Re: Well, _that_ didn't work.
- From: Steve VanDevender <stevev@xxxxxxxxxxxxxxxxxxxxxxx>
- Date: Thu, 05 Mar 2009 22:33:12 -0800
TimC <tconnors@xxxxxxxxxxxxxxxxxxxxxxxxxxxxxxxxxxxxxxx> writes:
On 2009-03-03, Steve VanDevender (aka Bruce)
Honestly, orthogonality isn't just a benefit for humans coding assembly
language; it's also much easier to create good compilers for
architectures that have relatively simple, orthogonal instruction sets.
Admittedly compilers benefit from somewhat different sorts of
orthogonality, like having a large register set with few limitations on
which registers can be combined in operations, rather than having a lot
of memory addressing modes which can all be used in any memory reference
Call me a robot, but I always preferred having 32 registers free for
my disposal than having to always having to dig for the right
instruction for the particular for of data I was looking for.
This view may have been formed when I was doing MIPS in one course and
68HC11 in another. Furrfu. No wonder modern microwave user
interfaces all suck. They must all be using the 68HC11.
Even the 68HC11 is highly orthogonal compared to the last processor I
did any great amount of assembly coding for, the HP Saturn (used in the
HP 28/48 series of calculators, among others).
It has four 64-bit "general-purpose" registers, A, B, C, and D. One can
work with the entire register or with a subfield of nibbles,
corresponding to fields of the floating-point format, the 20-bit address
format (for which there are also short, fast instruction variants), or
using a 4-bit register P, a specified subfield of nibbles from the least
significant nibble through nibble P.
So it takes only two bits to select one of those general registers for a
single-operand instruction. Two-operand instructions, though, also use
two bits to select the two operands, in the pairs (A, B), (B, C),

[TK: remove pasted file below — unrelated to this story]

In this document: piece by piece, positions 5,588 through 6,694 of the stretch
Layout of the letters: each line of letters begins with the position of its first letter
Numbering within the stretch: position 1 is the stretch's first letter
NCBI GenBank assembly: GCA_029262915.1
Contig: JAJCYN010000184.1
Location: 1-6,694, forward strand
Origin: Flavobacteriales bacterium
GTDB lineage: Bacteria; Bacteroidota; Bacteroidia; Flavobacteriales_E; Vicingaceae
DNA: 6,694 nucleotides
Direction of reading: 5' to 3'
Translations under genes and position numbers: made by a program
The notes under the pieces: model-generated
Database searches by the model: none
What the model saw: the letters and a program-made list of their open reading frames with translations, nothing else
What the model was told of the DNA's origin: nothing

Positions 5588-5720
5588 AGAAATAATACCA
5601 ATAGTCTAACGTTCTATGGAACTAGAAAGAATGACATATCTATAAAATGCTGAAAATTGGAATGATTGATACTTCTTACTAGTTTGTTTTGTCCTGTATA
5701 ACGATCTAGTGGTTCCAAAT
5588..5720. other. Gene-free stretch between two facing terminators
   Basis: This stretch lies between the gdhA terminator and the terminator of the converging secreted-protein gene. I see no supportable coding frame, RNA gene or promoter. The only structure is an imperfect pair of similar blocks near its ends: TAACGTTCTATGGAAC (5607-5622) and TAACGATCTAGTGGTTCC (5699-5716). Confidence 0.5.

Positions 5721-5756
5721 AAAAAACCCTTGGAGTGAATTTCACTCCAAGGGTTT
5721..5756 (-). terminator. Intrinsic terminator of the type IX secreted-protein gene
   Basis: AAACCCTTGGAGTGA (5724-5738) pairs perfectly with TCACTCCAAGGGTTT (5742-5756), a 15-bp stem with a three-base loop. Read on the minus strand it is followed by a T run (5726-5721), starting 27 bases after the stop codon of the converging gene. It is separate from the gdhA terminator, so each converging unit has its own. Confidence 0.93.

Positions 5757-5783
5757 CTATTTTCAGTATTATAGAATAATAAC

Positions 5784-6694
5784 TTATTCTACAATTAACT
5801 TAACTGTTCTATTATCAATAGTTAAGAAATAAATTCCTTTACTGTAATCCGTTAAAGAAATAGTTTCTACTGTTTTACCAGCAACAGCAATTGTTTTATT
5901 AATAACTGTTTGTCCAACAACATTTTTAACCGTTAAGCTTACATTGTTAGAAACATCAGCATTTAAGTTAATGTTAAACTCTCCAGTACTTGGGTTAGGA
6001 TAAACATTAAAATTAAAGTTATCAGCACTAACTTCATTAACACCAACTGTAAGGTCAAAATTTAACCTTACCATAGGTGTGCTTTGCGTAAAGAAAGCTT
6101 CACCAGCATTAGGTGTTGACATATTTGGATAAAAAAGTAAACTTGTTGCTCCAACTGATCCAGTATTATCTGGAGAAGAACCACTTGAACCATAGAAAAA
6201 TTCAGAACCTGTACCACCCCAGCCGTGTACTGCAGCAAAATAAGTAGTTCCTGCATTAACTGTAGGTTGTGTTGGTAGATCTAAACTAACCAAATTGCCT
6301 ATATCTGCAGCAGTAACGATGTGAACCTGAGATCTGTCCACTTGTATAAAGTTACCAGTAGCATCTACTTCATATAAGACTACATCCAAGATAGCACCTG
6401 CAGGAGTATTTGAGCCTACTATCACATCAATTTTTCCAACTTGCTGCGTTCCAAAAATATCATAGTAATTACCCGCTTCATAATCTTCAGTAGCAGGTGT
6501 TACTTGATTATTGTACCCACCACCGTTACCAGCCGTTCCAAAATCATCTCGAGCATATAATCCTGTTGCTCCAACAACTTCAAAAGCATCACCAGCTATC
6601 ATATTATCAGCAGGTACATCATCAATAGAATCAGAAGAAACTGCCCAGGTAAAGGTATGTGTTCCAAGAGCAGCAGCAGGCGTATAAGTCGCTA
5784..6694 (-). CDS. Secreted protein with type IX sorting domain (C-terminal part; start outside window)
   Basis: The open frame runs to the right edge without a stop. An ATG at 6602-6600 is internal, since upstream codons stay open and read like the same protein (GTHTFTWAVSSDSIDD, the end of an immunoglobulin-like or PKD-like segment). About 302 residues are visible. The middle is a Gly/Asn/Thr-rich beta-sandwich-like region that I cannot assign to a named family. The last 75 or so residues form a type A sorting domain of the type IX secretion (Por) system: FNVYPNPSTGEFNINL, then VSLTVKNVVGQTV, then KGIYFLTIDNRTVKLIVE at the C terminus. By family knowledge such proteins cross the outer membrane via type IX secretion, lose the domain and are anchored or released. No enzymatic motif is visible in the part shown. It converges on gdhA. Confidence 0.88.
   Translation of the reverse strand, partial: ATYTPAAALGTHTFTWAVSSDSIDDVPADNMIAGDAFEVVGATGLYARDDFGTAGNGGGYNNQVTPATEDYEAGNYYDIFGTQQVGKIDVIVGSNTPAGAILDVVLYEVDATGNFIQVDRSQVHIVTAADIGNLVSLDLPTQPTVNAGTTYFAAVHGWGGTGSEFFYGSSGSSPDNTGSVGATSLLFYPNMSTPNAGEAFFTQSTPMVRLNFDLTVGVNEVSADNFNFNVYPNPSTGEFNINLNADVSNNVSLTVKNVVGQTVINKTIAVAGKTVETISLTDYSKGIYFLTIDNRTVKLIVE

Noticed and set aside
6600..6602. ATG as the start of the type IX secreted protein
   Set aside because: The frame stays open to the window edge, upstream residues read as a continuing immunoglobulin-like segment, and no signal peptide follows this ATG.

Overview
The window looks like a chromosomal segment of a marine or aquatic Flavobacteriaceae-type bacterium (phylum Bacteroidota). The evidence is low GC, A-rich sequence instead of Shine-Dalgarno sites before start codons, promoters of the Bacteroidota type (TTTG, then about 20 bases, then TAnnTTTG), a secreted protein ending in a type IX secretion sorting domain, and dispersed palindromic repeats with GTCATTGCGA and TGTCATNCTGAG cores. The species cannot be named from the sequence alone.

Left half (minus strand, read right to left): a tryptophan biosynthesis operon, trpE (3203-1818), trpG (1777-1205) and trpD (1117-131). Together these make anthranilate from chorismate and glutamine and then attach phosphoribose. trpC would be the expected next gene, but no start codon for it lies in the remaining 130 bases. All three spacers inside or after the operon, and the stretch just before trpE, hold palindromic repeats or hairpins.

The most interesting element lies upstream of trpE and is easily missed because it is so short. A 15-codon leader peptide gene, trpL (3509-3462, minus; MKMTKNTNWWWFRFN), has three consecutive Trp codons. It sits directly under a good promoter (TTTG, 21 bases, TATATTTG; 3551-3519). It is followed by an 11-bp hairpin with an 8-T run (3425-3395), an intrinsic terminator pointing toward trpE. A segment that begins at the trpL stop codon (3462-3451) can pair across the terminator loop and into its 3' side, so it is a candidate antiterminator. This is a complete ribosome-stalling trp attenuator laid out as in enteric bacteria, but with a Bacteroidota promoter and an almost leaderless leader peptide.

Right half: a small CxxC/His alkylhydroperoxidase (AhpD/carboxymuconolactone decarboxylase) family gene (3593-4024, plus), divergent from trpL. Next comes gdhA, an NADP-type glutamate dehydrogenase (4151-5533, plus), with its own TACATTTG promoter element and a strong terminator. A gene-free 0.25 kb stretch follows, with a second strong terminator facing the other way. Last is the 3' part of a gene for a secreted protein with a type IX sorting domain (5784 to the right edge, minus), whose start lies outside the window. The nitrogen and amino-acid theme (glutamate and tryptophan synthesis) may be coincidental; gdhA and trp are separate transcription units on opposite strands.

(C, A), or (D, C), often with an additional variant to reverse the
operand order in each pair. Yup, D can be used only with C.
Only registers A and C can be transferred to/from memory or another set
of internal scratchpad registers R0 through R4.
The memory address for any memory transfer is specified using one of two
20-bit address registers D0 and D1. You can load immediate values into
them or transfer registers A or C into them. The only way to get the
values out of D0 or D1 is to swap them with A or C. Also, a single
four-bit bus is used both to transfer data to/from memory or to load an
address into a memory controller, so memory accesses are
_expensive_ -- by default you can expect the PC to be loaded in the
memory controller, so a memory reference that isn't an instructionn
fetch requires five cycles to shove an address into the memory
controller, one cycle for each nibble read/written (the controller at
least autoincrements the address), and five more cycles to shove the PC
back into the memory controller to set up for the next instruction
Also, HP's internal mnemonics for instructions in their assembler
literally looked like "A=A+B X" or "C=DAT0 W". I swear I am not making
I managed to successfully code the MD5 checksum algorithm as my biggest
project, but only because someone wrote a macro assembler that used a
sane (non-HP) mnemonic set looking more like a traditional assembly
language. I never could wrap my head around the native HP assembler.
Even with that, programs looked a bit weird.
;check for proximity to the HP 48 IR transmitter/receiver pair by pulsing
;the IR transmitter and looking for echo on the receiver. Pushes %0
;(real 0) on the RPL stack if no echo, %1 if an echo was detected.
SAVPTR = #0679B
GETPTR = #067D2
call SAVPTR ;save RPL registers
move.5 #0011a, d0 ;get address of IR receiver in d0
move.5 #0011c, d1 ;get address of IR transmitter in d1
move.1 a, @d0 ;clear receiver status
move.p1 #8, c
move.1 c, @d1 ;turn on transmitter
move.1 @d0, c ;get receiver status
move.1 a, @d1 ;turn off transmitter
brnz.p c, echo ;check receiver status
move.p5 #2a2b4, c ;put pointer to %0 in c
move.p5 #2a2c9, c ;put pointer to %1 in c
move.a c, a ;copy to a
call GETPTR ;restore RPL regs
jump.a @a ;execute RPL object at a, and continue RPL
Steve VanDevender "I ride the big iron" http://hexadecimal.uoregon.edu/
stevev@xxxxxxxxxxxxxxxxxxxxxxx PGP keyprint 4AD7AF61F0B9DE87 522902969C0A7EE8
Little things break, circuitry burns / Time flies while my little world turns
Every day comes, every day goes / 100 years and nobody shows -- Happy Rhodes
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